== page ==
Wednesday, January 27, 2010

You grew up where?

I often wonder what my kids will think about or remember about the area they grew up in. For now, and we expect for at least the next five years, we have no plans to leave the area.

When I was their age I lived in Casper, Wyoming. I was born in Casper, Wyoming and lived there until I was about 13. I loved Wyoming and truth be told, I still think back fondly on Wyoming and find it interesting that it is now becoming a destination. I loved the mountains, the open plains, the antelope and deer everywhere, the quiet, the ease to get away to places like Thermopolis, Jackson Hole, Sheridan and Cody and Yellowstone National Park.

Wyoming shaped me as being an outdoor, nature loving person. Our vacations as a kid were usually to outdoor destinations like camping at Alcova and Pathfinder with occasional shopping and zoo trips down to Denver – a long 6 hour car ride and my sister would usually puke on the car ride there. I was on cross country skis doing treks with my parents at age five and was finally allowed to downhill ski at Hogadon when I was 12. We fished and my dad hunted on occasion. I lived about 2 miles from my grandmother’s house where I spent a lot of time with her and Pa, we went to the fair and rodeo every summer. I played t-ball and hung out at my local YMCA where my mom worked when I was about 10.

We floated the North Platte in canoes and for fun played “whack a mole” with the paddles and the giant carp in the shallow sections, we caught frogs while on breaks to have lunch on the bank and grasshoppers to use while fishing. My dad once tipped the canoe with my mom, sister and I in it… my mom used to accuse him of not paddling as she paddled in the front and this time it was true – he had my sister standing up so he could retrieve a beer from the cooler she was sitting on when suddenly we were all dumped into the water.

I lived here until I was about 12.

I mourned Wyoming when we left for Colorado when I was 13.

Colorado was a different place. Something you notice when you cross the border from Wyoming to Colorado is the sudden green out the window. A transition from brown dusty plains to green fields. In Colorado my life was different. I didn’t ski so much because the drive to ski areas was long, and my mom and stepdad did not downhill ski. We spent a lot of time outside within the city of Fort Collins, which was a fabulous place to grow up.

Fort Collins, when I was there had the largest number of restaurants and breweries per capita. I passed my driver’s test there (after three attempts) and ran around town in my little 1979 Mazda RX-7. I remember saying I would never leave Colorado. When I did leave everyone expected I would come back, but Colorado hasn’t been my home in 14 years. I have found since leaving that when I tell people I grew up in Colorado many people tend to ask, “why would you leave?” or they tell me they are jealous, or the like. But things happen and life leads us down paths we don’t expect and it was my career that brought us to SE Washington state.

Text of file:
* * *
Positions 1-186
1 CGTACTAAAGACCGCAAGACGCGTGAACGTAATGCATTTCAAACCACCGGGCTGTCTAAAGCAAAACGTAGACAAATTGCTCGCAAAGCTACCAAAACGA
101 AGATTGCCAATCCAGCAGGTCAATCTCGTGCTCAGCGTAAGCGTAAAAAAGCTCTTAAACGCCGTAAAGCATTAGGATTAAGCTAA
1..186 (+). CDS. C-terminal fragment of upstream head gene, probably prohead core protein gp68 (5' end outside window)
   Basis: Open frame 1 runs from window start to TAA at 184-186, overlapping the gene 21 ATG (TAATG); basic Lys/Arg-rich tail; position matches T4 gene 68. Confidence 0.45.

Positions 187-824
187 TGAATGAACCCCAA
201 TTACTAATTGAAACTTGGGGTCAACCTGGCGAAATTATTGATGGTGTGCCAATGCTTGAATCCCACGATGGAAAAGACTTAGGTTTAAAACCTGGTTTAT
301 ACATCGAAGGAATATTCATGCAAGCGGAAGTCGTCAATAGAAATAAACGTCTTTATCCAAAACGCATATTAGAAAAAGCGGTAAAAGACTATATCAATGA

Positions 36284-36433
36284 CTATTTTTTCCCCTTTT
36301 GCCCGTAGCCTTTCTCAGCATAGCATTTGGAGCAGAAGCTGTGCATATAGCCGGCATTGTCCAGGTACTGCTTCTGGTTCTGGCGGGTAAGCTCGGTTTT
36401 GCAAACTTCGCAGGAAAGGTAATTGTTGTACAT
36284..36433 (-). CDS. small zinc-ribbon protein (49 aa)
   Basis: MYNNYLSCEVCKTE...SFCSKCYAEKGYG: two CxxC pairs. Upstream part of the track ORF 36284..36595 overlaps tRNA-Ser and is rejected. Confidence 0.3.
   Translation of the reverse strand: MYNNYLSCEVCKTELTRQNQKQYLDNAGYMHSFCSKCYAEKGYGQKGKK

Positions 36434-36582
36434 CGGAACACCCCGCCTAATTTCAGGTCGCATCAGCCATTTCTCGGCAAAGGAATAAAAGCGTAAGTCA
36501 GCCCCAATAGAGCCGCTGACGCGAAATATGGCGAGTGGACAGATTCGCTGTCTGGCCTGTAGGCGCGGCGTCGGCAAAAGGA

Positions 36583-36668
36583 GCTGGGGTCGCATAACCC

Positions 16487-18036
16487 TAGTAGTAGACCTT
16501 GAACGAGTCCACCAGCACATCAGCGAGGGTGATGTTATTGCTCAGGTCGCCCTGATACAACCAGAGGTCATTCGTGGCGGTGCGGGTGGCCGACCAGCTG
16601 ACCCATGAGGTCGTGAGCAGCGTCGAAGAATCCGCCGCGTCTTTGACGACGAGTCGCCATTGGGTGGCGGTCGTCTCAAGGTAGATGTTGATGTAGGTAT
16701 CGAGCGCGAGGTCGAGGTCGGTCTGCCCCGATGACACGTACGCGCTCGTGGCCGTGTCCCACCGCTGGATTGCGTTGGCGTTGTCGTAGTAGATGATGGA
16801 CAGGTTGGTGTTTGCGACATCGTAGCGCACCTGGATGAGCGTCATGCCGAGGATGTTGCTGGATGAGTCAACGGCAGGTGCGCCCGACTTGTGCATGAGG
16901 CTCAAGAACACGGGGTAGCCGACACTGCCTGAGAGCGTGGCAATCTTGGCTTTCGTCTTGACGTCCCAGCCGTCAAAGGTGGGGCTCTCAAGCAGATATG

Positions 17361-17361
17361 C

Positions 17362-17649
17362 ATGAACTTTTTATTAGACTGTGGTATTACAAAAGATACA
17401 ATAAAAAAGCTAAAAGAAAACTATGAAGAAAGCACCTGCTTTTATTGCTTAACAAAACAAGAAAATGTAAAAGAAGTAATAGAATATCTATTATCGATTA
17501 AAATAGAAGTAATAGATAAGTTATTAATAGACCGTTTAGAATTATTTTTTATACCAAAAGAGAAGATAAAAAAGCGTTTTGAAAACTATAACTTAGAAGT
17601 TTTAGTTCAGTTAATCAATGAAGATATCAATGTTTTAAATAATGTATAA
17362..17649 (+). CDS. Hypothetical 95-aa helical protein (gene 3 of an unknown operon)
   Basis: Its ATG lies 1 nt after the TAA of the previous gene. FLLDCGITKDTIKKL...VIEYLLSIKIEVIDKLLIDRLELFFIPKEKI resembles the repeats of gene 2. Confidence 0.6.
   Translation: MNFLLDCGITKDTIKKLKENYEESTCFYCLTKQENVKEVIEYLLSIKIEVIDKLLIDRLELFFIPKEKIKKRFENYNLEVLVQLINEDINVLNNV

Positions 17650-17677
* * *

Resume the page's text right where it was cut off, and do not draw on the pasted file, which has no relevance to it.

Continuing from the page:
My region now is actually a lot like Casper geographically. Brown, dry and windy. I have noticed that since leaving life at altitude that my rice turns out well and my cakes rise differently. My kids know this area as home and it is rare that we go somewhere in town and don’t run into someone we know. While I wouldn’t say we love it here, we are awfully fond of it.

I think both AB and I get cases of wanderlust pretty regularly because we continue to bring up the topic of whether we will stay or leave between the two of us. Obviously we aren’t diehard Tri-Citians who never want to leave. We do enjoy our community and feel that we are a part of it and have things to offer back to our community. I hope that our children grow up and leave the region for college – my hope is that they will follow in AB’s and my, their Uncle Scott, Aunt Angie and Grandpa John’s footsteps and will attend the University of Colorado at Boulder. And then I hope that they will see the world at their toes with opportunities abound.

Of course I say this as a mom of a 5.5 and nearly 3 year old where the prospect of them striking out to discover the world on their own is more than a decade away. That’s forever!

AB and I are lucky that we can pretty effectively combat our boredom with the area and our wanderlust needs with weekend getaways. Weekend trips to Seattle satisfy (for now) our shopping, dining and culture needs (whereby we can usually expect Skadi to puke on the car ride, just like my sister only now I have a lot more compassion as her mommy). We are trying to make more habits out of getting to the mountains on the weekends and possibly justify a mountain land purchase in the next year or two with plans to build a cabin eventually. And we have identified our favorite family getaway. Then there are our trips to Colorado and Alaska fairly regularly that usually pre-empt any “big vacations”. But like I said before, we emanate from destination cities, so going to our roots for vacations isn’t always a bad deal.

I wonder what my children will look back remembering as they grow up in Southeast Washington? What do you remember about where you grew up?

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